How to Plaster a Wall in 8 Easy Steps
What is plastering?
Plastering is a specialist job most people prefer to leave to the experts. But if you feel you are handy with practical DIY jobs and you know how to work in a slow, methodical and neat fashion, this step-by-step guide on how to plaster a wall eases you through the job. Hopefully, the finished result will look as if a professional completed it.
First of all, you need to get the right tools and materials for the job. Below is a plasterer tools list to do an excellent job:
- Dust sheets
- Dust masks
- Cutting knife
- Plastering trowel
- Plastering hawk or float
- Plastering brush
- Deviling float
- PVA glue
- Emulsion roller and tray
- Board finish plaster
- Two buckets (one for plaster and one for water)
- Stirring rod or mixer
- Cloth or rags
Types of plaster
The type of plaster you use will depend on the project you are working on. Whether you buy ready-mixed plaster or decide to mix it yourself, below are the differences between each type.
1. Tough coat plaster
A hard undercoat plaster which protects against fire contains strong impact resistance and is mostly used for masonry walls and backgrounds. Generally, tough coat plaster can take on all kinds of conditions including frozen walls.
2. Browning plaster
Mainly used as a base for paint. Browning plaster is similar to bonding plaster but has the added advantage of being more useful with absorbent surfaces. Usually, browning plaster takes at least one day to dry and is applied at 8mm for ceilings and 11mm for walls.
3. One coat plaster
Considered a finish and an undercoat. Because of this, one-coat plaster is easy to use and has a thicker consistency with the use of gypsum material. Using one-coat plaster can save time and is even adaptable for smaller areas.
Because of its versatility, bonding plaster is an undercoat and a popular choice for building with its sticking properties. Bonding plaster is generally applied at 11mm for walls and 8mm for ceilings - the same as browning plaster. It can be used on all surfaces and is effective for all absorption levels.
5. Dri-coat plaster
Primarily used after a damp-proof course (DPC) for replastering. It is particularly effective for preventing hygroscopic salts movements which can lead to damp walls when the salts absorb climatic moisture. Although dri-coat plaster can protect walls, it is not a suitable option for frozen backgrounds and it is advised to keep the plaster away from extreme temperatures.
Used once the plastering process is completed as a finish coat. It is convenient and versatile to apply - this plaster is a popular choice for smaller repair jobs and learning how to skim plasterboard. Thistle plaster also provides excellent quality with a smooth finish after every job.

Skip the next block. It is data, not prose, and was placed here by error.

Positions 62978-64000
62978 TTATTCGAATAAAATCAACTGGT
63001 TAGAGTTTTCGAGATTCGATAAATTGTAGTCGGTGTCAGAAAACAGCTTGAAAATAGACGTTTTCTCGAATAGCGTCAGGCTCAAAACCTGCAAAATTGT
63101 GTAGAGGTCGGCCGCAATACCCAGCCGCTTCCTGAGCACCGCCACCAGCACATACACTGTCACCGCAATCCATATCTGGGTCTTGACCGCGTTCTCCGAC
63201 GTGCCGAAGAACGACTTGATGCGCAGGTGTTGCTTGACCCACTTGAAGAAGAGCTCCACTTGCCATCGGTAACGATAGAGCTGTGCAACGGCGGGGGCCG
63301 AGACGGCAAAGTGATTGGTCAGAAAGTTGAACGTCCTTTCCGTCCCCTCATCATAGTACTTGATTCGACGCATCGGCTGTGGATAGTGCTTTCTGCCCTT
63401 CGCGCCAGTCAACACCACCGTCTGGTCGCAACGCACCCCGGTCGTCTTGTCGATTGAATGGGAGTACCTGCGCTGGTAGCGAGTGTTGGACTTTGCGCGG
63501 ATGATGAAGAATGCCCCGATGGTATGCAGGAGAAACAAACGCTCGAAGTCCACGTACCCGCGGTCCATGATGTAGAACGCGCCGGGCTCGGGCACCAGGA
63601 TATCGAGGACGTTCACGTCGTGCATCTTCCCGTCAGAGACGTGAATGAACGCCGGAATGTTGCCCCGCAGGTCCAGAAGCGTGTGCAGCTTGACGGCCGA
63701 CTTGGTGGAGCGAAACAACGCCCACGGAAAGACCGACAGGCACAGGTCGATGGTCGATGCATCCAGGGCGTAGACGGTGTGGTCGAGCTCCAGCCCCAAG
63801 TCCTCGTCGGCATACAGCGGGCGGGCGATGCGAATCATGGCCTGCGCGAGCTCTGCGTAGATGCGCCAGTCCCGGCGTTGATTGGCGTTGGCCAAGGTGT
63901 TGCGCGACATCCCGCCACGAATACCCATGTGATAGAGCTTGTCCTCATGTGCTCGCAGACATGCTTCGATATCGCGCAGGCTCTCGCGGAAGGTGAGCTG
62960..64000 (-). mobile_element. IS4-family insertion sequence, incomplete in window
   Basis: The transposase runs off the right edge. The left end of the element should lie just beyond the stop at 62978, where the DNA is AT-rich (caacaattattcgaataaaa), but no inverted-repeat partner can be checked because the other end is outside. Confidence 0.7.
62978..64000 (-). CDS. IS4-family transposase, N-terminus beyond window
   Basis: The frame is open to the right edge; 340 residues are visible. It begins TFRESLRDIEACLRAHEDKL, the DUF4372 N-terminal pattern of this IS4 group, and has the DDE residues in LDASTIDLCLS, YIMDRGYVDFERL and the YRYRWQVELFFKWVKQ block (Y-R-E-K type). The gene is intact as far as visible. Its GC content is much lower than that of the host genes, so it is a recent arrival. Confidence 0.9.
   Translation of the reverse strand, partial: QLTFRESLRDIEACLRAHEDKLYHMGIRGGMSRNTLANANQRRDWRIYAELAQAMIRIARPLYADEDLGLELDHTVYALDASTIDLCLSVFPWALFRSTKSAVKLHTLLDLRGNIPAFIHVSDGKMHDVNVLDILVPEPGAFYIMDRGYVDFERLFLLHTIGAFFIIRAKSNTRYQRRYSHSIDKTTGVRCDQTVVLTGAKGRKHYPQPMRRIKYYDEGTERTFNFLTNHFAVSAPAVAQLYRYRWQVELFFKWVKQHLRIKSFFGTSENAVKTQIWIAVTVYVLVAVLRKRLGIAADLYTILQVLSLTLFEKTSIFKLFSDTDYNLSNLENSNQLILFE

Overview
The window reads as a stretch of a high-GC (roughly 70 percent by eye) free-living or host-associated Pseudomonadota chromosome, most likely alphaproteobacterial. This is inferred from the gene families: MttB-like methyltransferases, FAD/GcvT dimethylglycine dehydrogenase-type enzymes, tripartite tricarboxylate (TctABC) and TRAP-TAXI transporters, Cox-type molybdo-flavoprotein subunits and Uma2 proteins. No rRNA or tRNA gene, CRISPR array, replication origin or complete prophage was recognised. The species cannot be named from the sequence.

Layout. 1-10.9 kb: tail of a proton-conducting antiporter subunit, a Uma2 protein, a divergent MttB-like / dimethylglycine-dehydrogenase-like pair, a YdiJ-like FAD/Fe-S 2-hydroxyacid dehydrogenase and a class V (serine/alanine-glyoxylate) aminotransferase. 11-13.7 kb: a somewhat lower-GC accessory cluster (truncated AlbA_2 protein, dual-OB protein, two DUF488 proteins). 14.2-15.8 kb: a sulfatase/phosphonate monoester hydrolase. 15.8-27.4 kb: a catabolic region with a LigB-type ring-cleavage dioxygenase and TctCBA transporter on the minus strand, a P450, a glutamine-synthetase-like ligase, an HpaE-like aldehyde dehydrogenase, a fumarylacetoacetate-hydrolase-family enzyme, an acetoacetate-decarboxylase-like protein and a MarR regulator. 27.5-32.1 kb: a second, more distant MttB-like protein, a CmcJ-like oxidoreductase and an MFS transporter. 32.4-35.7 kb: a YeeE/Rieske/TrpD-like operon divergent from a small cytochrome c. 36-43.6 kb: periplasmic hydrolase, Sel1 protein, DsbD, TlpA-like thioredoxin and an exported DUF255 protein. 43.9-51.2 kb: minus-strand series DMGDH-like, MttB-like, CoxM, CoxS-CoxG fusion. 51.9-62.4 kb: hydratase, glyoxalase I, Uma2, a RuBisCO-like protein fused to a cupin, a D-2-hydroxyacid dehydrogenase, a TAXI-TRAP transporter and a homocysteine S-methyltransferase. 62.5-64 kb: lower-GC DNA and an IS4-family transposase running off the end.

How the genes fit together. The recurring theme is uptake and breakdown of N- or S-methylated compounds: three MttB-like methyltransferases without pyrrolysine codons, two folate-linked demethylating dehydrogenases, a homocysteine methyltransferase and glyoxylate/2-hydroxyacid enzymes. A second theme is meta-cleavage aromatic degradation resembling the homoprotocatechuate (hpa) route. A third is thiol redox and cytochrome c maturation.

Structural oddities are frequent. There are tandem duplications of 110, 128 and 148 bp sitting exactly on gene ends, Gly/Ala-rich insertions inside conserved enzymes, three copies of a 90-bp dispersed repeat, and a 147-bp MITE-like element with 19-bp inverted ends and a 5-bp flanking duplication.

A go-to undercoat plaster choice for masonry backgrounds such as medium-density blocks and bricks. Like other undercoats, hardwall plaster is easy to work with and can create a textured plaster wall finish. But you should be careful on tough surfaces such as crumbling walls, as this will likely cause the plaster to crack.
Used on top of a background, carlite plaster is a versatile choice which can be used on various surface types. In comparison to thistle plaster, carlite will take an estimated three hours to set, while thistle sets in half the time. Carlite is strong, durable and scratch-resistant.
Plastering a wall
Step 1 - Preparation
Before you start working on your walls, lay down a dust sheet to protect your floors and collect any later debris or plaster spillage. Then you need to make sure the area you want to plaster is free from dust and loose debris. This is especially important if you are plastering an older existing wall. You also need to cover any holes and cracks you may find - use screen tape for this. If you are plastering over newly erected plasterboards, use screen tape to mask all the joints between the boards.
Step 2 - Apply PVA to walls
Using PVA for plastering and bonding creates the best result and ensures that the layer of plaster you are applying will dry evenly. Dilute the PVA in a 1:4 ratio – one part PVA and four parts water. Roll or brush the PVA mixture onto the wall and make sure the entire wall is covered. The first layer of plaster can be applied straight afterwards as long as the PVA glue has become a bit sticky. For the best result, always follow the instructions given by the manufacturer of the glue.
Step 3 - Mix plaster
When you start to mix the wall plaster, make sure to wear a dust mask before you open up the bags. Mix the plaster into cold water (the composition of both should be 50/50), and whisk briskly until it has a thick and creamy consistency. If you have not got a mechanical mixer, a piece of wood will also do the trick. Once you have finished, be sure to check there are no lumps. Always mix the plaster into the water and not the other way around. It is also important to wash your mixing equipment straight after use - leaving plaster on tools and materials for too long can make it extremely difficult to remove at a later date.